As of October 1, 2016, the SWUTC concluded its 28 years of operation and is no longer an active center of the Texas A&M Transportation Institute. The archived SWUTC website remains available here.

600451-00020-1 Dissertation Abstract

A Multivariate Analysis of Freeway Speed and Headway Data

Yajie Zou, December 2013

The knowledge of speed and headway distributions is essential in microscopic traffic flow studies because speed and headway are both fundamental microscopic characteristics of traffic flow. For microscopic simulation models, one key process is the generation of entry vehicle speeds and vehicle arrival times. It is helpful to find desirable mathematical distributions to model individual speed and headway values, because the individual vehicle speed and arrival time in microscopic simulations are usually generated based on some form of mathematical models. Traditionally, distributions for speed and headway are investigated separately and independent of each other. However, this traditional approach ignores the possible dependence between speed and headway. To address this issue, the research presents a methodology to construct bivariate distributions to describe the characteristics of speed and headway. Based on the investigation of freeway speed and headway data measured from the loop detector data on IH-35 in Austin, it is shown that there exists a weak dependence between speed and headway.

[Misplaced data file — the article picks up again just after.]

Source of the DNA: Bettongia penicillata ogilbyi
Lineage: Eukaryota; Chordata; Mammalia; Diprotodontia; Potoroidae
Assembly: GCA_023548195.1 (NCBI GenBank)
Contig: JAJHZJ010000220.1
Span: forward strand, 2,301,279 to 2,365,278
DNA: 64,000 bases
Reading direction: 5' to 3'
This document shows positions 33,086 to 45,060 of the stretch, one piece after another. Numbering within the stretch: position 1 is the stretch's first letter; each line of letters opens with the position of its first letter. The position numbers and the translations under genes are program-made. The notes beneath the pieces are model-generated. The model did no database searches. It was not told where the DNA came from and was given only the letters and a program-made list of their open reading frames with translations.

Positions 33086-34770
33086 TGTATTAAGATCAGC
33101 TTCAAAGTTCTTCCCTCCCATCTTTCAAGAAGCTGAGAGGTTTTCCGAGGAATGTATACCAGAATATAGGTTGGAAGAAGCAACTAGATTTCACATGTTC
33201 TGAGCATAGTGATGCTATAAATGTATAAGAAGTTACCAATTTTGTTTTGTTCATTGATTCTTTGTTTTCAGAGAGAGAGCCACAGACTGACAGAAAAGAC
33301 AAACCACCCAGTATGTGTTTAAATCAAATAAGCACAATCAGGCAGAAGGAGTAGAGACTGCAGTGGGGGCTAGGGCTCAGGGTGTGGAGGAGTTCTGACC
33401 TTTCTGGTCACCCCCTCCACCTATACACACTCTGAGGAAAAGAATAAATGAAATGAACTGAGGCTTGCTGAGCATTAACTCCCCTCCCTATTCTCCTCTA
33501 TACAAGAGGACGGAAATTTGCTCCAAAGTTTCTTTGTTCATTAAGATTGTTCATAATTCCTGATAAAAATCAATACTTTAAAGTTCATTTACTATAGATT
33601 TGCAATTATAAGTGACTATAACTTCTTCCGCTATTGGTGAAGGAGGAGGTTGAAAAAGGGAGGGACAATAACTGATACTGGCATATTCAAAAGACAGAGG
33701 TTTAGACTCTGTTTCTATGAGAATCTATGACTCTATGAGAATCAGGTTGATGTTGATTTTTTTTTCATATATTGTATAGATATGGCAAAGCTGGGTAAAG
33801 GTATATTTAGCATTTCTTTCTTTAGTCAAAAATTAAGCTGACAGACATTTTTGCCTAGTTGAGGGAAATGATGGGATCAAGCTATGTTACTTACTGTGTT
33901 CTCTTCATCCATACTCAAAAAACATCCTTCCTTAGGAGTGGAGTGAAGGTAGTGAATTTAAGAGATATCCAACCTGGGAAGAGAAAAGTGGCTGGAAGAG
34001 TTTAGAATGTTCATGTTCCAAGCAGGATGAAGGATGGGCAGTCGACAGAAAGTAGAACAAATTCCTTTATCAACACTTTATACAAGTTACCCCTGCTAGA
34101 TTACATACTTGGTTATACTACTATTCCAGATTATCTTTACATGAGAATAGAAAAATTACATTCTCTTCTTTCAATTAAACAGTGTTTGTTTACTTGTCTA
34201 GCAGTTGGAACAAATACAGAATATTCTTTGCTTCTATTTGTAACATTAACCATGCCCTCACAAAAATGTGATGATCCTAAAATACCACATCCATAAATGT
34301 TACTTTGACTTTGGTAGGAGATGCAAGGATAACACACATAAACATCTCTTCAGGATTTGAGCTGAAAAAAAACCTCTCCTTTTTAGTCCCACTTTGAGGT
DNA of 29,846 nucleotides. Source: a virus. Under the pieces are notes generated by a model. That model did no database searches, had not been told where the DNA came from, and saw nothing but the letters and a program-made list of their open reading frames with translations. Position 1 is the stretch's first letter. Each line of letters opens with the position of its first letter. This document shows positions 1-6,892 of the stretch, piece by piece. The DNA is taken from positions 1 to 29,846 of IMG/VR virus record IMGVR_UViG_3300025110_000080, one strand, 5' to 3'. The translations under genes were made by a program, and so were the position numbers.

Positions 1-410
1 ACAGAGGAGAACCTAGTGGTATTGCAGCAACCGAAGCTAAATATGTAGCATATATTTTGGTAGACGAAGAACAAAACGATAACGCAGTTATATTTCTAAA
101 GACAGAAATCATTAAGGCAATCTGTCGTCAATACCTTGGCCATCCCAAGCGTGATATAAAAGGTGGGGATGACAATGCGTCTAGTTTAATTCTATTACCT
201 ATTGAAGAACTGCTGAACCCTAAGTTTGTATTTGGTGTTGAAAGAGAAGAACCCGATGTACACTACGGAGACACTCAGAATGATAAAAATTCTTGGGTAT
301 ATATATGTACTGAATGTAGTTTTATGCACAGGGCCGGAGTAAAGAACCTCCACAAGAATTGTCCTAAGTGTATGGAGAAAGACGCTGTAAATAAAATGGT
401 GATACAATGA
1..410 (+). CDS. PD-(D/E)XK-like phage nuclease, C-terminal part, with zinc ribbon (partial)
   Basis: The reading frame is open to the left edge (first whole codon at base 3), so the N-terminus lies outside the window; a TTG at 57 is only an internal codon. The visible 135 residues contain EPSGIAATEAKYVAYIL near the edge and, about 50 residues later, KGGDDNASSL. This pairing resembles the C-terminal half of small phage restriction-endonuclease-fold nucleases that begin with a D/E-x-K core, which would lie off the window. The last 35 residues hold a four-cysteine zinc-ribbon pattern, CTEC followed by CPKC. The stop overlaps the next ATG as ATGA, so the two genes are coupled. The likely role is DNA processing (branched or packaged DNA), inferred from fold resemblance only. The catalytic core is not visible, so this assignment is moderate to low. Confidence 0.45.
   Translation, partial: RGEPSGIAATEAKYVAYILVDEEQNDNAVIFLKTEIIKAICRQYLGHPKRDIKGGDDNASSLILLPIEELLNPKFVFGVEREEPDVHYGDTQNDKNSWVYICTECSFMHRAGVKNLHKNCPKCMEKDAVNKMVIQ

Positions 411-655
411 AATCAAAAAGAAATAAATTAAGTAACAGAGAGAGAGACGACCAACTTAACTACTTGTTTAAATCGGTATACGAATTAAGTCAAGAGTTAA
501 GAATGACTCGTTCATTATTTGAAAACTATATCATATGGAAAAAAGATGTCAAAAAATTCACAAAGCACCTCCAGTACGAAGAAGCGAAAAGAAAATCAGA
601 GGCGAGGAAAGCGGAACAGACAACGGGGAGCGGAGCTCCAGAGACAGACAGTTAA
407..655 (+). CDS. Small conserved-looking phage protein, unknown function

The research first proposes skew-t mixture models to capture the heterogeneity in speed distribution. Finite mixture of skew-t distributions can significantly improve the goodness of fit of speed data. To develop a bivariate distribution to capture the dependence and describe the characteristics of speed and headway, this study proposes a Farlie-Gumbel Morgenstern (FGM) approach to construct a bivariate distribution to simultaneously describe the characteristics of speed and headway. The bivariate model can provide a satisfactory fit to the multimodal speed and headway distribution. Overall, the proposed methodologies in this research can be used to generate more accurate vehicle speeds and vehicle arrival times by considering their dependence on each other when developing microscopic traffic simulation models.

Keywords:  Speed, Headway Correlation, Heterogeneity

ENTIRE REPORT (Adobe Acrobat File – 1.4 MB)